Conspiracy at the Y on the Serengeti

Exercise joints like the Y or Lifetime Fitness have really got it made, and not just because there is an endless supply of chubby people. They’ve managed to take something which exists naturally — movement of the body — created a space within which a person can move — created machines which resist movements — and designed a means to charge us for the whole of it.

Then there is an entire tagalong industry sprung up to dress us in appropriate attire while having our movements resisted. Attire which is generally unacceptable in any other context except perhaps, the bedroom, and even then only on kinky spandex evenings when the lights are dim and eyes glazed with fine — or in my case, cheap — wine, proportionate, I might add, to the quality of my spandex. Still, I’ve found that even in such a carefully crafted setting my movements tend to be resisted, if endured, by more than spandex.

So it’s my belief that we meet with enough resistance in our ordinary everyday lives, or have the potential to do so, that we don’t need specific places where we go to lunge, squat and thrust — it’s just that someone found a way to sell us thrusting, squatting and lunging, and once we paid for it we owned it, so to speak. Now it’s just the way we do things.

And one of the supporters of the way we do things in our culture is arguably the automobile. By taking away the potential to perform natural movements, these machines actually assist the body in doing less with itself. Inevitably, it will come out that the automobile industry is working to buoy the fitness center and spandex industries, sharing in the profits and laughs while the public is forced to drive to the Y and do leg kicks in agonizing embarrassment.

The renewable energy sector is probably in on it, too. Natural movements of the earth, seemingly here for everyone, are being resisted by machines like the windmills, which will allow that energy to be packaged and sold right back to us while little windowed envelopes demanding our address appear visible continue to show up in the mail, monthly, for the remainder of our lives.

What the energy sector should do is find a way to hook all people exercising at fitness centers up to machines, capturing their energy to supply the energy consumed by the fitness center itself. Of course, this would work best when the fitness center was packed with people to produce enough power to keep the lights on. But it might motivate those who exercise during odd hours to work real hard or risk exercising in the dark. Or, a person could go outside.

Opportunities to exercise naturally in daily life are everywhere, from the conventional walking or biking for business or pleasure, to commuting the Mississippi River by swimming to work in your suit and tie. For weight training, one could easily buy groceries and then arm curl them — or lunge home if you like. For endurance, do high repetitions of bread. For strength, may I suggest squatting meat? Or better yet, try bird watching in Theodore Wirth Park — it’s quite a climb in some areas. Imitate the birds you see by flapping your arms wildly for a good upper body workout. Don’t be afraid to flex those vocal cords and make various squeaking and quacking noises as well. It’s nice to have places like these, and we should celebrate them.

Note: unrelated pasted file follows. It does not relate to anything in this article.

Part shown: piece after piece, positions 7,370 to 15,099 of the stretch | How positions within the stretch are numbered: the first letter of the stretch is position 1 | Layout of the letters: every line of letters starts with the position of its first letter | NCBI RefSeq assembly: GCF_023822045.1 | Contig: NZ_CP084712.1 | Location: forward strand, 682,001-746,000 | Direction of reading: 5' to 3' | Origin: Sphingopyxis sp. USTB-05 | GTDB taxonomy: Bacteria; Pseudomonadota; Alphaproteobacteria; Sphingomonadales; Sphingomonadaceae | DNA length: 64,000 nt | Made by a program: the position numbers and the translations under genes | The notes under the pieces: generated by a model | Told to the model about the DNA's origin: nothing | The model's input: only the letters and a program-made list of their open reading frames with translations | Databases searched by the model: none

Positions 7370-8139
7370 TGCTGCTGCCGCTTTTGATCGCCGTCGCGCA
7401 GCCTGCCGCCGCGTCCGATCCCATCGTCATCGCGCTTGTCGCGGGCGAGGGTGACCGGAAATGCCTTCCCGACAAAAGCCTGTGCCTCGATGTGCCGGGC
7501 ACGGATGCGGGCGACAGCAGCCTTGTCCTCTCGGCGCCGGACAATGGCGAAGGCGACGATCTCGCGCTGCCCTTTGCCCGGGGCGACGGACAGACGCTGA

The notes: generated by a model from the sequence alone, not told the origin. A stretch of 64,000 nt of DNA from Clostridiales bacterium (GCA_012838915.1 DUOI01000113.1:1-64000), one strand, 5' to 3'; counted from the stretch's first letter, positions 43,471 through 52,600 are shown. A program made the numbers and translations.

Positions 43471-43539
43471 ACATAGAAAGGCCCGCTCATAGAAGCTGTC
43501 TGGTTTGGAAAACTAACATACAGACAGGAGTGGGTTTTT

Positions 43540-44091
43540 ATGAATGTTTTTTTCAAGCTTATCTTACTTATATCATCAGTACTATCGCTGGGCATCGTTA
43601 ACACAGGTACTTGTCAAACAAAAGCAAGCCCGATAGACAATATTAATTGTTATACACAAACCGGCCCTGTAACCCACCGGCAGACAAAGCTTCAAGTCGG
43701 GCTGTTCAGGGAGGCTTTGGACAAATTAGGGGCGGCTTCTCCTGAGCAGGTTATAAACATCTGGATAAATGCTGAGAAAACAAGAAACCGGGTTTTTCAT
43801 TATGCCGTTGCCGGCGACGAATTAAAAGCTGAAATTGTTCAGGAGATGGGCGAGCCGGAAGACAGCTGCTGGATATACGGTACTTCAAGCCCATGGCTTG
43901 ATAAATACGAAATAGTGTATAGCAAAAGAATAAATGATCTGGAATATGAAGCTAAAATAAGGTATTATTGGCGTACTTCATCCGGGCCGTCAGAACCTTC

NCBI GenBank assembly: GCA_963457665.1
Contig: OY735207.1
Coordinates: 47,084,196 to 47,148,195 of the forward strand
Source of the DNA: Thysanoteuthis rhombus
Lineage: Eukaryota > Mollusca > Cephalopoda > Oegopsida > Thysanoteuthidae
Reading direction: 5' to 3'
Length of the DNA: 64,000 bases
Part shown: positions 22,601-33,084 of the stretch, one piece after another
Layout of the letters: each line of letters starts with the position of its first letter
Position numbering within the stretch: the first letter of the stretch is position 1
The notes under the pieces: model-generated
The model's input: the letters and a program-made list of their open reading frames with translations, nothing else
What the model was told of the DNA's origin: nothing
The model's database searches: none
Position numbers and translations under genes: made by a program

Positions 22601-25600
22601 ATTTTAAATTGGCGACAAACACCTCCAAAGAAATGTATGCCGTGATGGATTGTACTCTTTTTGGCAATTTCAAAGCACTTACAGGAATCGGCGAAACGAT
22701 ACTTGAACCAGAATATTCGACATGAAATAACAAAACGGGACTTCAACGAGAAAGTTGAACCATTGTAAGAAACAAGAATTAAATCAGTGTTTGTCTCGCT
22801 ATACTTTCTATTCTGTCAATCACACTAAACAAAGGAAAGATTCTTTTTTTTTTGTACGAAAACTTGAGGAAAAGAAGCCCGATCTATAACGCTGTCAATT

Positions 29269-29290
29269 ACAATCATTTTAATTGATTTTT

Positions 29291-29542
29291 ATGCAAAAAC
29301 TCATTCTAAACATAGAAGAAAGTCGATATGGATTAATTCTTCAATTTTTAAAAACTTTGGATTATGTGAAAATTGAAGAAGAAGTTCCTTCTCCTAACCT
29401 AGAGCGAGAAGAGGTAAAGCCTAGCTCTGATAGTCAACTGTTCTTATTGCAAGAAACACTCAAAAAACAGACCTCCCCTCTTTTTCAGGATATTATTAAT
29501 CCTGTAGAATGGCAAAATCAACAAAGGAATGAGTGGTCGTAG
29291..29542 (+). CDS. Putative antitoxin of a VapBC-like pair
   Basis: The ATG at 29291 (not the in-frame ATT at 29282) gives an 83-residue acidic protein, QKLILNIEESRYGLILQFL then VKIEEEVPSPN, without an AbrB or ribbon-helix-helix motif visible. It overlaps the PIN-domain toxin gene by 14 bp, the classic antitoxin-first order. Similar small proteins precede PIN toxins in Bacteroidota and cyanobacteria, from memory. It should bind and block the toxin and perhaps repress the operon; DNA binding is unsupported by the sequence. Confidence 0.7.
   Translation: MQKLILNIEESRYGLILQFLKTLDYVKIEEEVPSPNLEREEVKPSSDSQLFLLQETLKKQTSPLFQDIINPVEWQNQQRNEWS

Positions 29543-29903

Not like the zoo, where like fitness centers, animals have been removed from their natural habitat, given much smaller counterfeit habitats and forced to be complicit in charging humans for the whole illusion. Probably, they agree to do so when zookeepers promise them air fare to their homelands. But the cost of fuel is high, so they’ll just have to work a little longer, especially if they want any in-flight amenities like pretzels (which polar bears love). Please help them return to their homelands by visiting the zoo, won’t you?

Maybe what we should do, is just leave them where they are, among the newly erected windmills, and place various treadmills and exercise equipment baited with their favorite treats — these machines could then easily tap into the same transmission lines fed by the windmills and help to power nearby communities. Or, we could just put exercise equipment in the zoo. This would probably make more sense, and would give the animals the idea that they’re traveling great distances. New promises could be made to them. “No more pretzels. Just keep running and you’ll be home soon enough.”

But maybe people aren’t that devious. And I have to suggest that because I’ve been to a bunch of zoos, and marveled at the kinetic beauty of windmills, and exercised at the Y. And I’ve driven a car. Of course, our intentions in creating zoos may be so that everyone, for a small fee, can see animals from around the world. Our windmill intentions might help to localize our so-far-unpowerable-by-exercise-equipment energy needs. Our intentions in building fitness centers are probably fine too; it’s a public place to endure bodily suffering with others, and after all we’re social creatures, or try to be when not enduring the hardships of spandex.

But sometimes I wonder … when I find myself outside of the city, or in the hills near Lake Superior or nearby Theodore Wirth, when I surprise a wild animal of a type I’m nearly unfamiliar with outside of a zoo (like a fox or a deer), and instinctively grab for my wallet yelling as they prance away “but the airport is south!”… I wonder if all this convenience creates distance; if charging to resist natural movements and withholding in-flight amenities from caged animals sometimes makes for abbreviated experiences. And then I think, “How much does a Safari in Africa cost?” It’s all very complicated. I suppose nothing can be free unless everything is free.

Adam Overland can frequently be seen squatting meat at the local Y and grocery store.  He lives in the Wedge neighborhood.